United States of America, Appellee, v. Norberto Osorio and Jesus A. Castro, Defendants,jesus A. Castro, Defendant-appellant, 949 F.2d 38 (2d Cir. 1991)Annotate this Case
Argued April 19, 1991. Decided Nov. 6, 1991
Lawrence M. Herrmann, New York City, for defendant-appellant.
Burton T. Ryan, Jr., Asst. U.S. Atty., E.D.N.Y. (Andrew J. Maloney, U.S. Atty., David C. James, of counsel), Brooklyn, N.Y., for appellee.
Before MESKILL, PRATT, and WALKER, Circuit Judges.
WALKER, Circuit Judge:
Drug Enforcement Task Force agents made a warrantless nonconsensual entry into an apartment where appellant Castro was a guest and was sleeping. The agents searched the apartment and seized several items. The sole issue on this appeal is whether Castro's Fourth Amendment rights were violated by the search. We find that they were.
We first briefly summarize the relevant facts. On September 22, 1989, Castro entered the United States as a resident alien. Finding his former residence in Queens, a basement apartment, to be cold and damp, he stayed at his girlfriend's house until September 26. On September 26, his former roommate and co-defendant Norberto Osorio telephoned Castro at the home of his girlfriend and invited him to have a few drinks with him at the home of James Cardenas--the second floor apartment of the building located at 99-54 63rd Ave., Forest Hills, Queens. Castro had known Cardenas for eight or nine years, and considered him a friend. At the suppression hearing, Castro testified through an interpreter that Osorio had invited him to Cardenas's to "stay with [Osorio] so we could talk for a while and take a few drinks." Castro further testified that Osorio told him that Osorio had spoken to Cardenas and that they agreed that "we should meet in James' house, we should talk for a while ... and then we should have a few drinks."
Castro arrived at Cardenas' apartment at about ten p.m. on the evening of September 26. The apartment has three bedrooms, two bathrooms, and a kitchen and living area. Cardenas was present at the apartment, as was Miguel Ruiz, whom Castro had met earlier that day. Castro testified that upon arrival, he took a look around the apartment. The doors of the various rooms were open. The three sat around in the living area of the apartment and talked, waiting for Osorio.
Osorio, who had been arrested elsewhere, never arrived. Castro testified that he had received an invitation to sleep at Cardenas' apartment. In any case, the three retired to bed shortly after midnight. Castro and Cardenas shared a bunk bed in one of the bedrooms right off the kitchen; Ruiz slept in another bedroom. Before going to sleep, Castro undressed, except for his pants. He then went to sleep in the lower bed of the bunk bed; Cardenas occupied the upper bed.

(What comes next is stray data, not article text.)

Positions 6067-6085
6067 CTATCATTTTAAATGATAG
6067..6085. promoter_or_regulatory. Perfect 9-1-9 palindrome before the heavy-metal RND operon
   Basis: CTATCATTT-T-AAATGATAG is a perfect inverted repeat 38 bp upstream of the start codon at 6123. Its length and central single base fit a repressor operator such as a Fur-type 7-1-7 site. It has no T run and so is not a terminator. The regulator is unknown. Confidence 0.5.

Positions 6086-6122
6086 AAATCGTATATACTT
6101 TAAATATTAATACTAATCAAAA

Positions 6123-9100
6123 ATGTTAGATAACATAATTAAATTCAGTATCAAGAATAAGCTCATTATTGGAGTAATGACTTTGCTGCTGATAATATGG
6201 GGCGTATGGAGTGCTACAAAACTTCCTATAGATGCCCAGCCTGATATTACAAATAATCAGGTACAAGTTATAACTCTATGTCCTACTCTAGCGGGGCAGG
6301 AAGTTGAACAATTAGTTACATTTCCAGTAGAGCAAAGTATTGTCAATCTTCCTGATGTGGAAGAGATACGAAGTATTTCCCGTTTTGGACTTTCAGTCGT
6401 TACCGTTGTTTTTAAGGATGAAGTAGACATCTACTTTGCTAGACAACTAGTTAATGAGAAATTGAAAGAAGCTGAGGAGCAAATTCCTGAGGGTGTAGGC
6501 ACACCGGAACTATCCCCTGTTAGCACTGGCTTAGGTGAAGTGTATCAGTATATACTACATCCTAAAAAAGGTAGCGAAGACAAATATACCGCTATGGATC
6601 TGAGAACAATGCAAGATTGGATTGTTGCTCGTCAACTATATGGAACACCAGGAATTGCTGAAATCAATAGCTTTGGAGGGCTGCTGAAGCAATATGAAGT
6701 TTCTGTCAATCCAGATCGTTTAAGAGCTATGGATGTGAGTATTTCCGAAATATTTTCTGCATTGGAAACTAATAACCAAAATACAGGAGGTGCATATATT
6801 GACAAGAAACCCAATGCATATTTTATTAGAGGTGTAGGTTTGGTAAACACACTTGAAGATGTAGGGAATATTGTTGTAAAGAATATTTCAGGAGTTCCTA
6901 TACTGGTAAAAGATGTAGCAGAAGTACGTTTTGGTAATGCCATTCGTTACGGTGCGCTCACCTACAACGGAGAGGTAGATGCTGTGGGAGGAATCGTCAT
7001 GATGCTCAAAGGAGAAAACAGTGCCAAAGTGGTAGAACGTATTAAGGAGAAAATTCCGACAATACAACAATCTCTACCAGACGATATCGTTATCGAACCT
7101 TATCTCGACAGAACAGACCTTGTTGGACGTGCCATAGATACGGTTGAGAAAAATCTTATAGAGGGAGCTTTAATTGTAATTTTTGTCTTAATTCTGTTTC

At approximately 2:00 a.m., six or seven members of the Drug Enforcement Task Force knocked on the front door of the apartment building. The first floor resident and building owner, Jose Bravo, admitted the officers. They proceeded to the second floor, knocked on the door, and shouted, "Police." Cardenas opened the door and the officers came in. Cardenas refused to grant the officers his consent to search the apartment.
By this time, Castro had emerged from the bedroom, and Ruiz was in the kitchen. The officers directed Ruiz, Cardenas, and Castro to sit at the kitchen table. The agents immediately began to search the apartment and seize evidence without a warrant. About three hours later, at 5:00 a.m., an oral search warrant was issued. By 5:30 a.m., the search was concluded and Ruiz, Castro, and Cardenas arrested. From the kitchen, the officers seized a kilogram of cocaine, apparently from a garbage can, and a money counting machine and two boxes of ammunition. The government also seized approximately $65,000 in cash and two guns from the bedroom in which Castro and Cardenas had been sleeping, and a pink shirt from Ruiz's bedroom.
Following their indictment with Osorio for conspiring to distribute and possess cocaine with intent to distribute and two counts of possession of cocaine with intent to distribute, defendants Ruiz, Castro, and Cardenas moved to suppress the physical evidence seized during the search. The district court granted the motions of all the defendants except Castro. As to Castro, the district court held that because Castro was merely a casual visitor to Cardenas' apartment, his Fourth Amendment rights had not been violated by the illegal search. The district court found that Castro had not been invited to stay overnight, but was only in Cardenas' apartment in order to meet Osorio. At the time of Osorio's arrival, the district court found, both would depart and Castro would be Osorio's invited overnight guest.
Castro pleaded guilty conditionally to conspiring to distribute and possess cocaine, pursuant to Fed.R.Crim.Pro. 11(a) (2). He was sentenced to 33 months imprisonment followed by three years of supervised release. His plea is conditioned upon the outcome of this appeal.